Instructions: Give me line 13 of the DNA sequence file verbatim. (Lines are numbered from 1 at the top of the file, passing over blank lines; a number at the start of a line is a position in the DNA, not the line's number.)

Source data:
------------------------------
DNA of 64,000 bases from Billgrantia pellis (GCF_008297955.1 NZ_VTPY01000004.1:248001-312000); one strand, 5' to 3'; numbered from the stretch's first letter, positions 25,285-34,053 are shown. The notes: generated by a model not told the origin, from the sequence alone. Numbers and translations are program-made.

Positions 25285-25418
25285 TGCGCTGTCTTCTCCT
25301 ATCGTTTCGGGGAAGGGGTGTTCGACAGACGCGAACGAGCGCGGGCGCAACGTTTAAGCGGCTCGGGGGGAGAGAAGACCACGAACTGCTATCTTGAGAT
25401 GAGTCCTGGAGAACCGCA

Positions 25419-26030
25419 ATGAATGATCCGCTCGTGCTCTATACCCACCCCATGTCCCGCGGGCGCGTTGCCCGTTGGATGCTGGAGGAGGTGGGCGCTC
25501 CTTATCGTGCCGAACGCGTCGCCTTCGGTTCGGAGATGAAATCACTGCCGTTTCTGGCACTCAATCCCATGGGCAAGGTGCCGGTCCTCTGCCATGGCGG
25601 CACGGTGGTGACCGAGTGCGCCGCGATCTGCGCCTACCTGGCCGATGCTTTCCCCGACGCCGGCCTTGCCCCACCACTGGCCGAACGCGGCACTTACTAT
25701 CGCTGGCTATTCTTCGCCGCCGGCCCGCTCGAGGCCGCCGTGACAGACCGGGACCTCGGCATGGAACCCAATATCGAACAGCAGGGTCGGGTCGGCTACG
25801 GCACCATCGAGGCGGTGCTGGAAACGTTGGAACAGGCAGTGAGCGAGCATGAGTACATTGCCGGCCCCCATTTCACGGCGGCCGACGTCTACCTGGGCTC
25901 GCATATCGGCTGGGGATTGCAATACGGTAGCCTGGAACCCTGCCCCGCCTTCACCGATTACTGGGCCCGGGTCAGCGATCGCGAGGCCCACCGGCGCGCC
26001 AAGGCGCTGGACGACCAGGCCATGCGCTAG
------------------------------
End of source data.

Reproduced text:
26001 AAGGCGCTGGACGACCAGGCCATGCGCTAG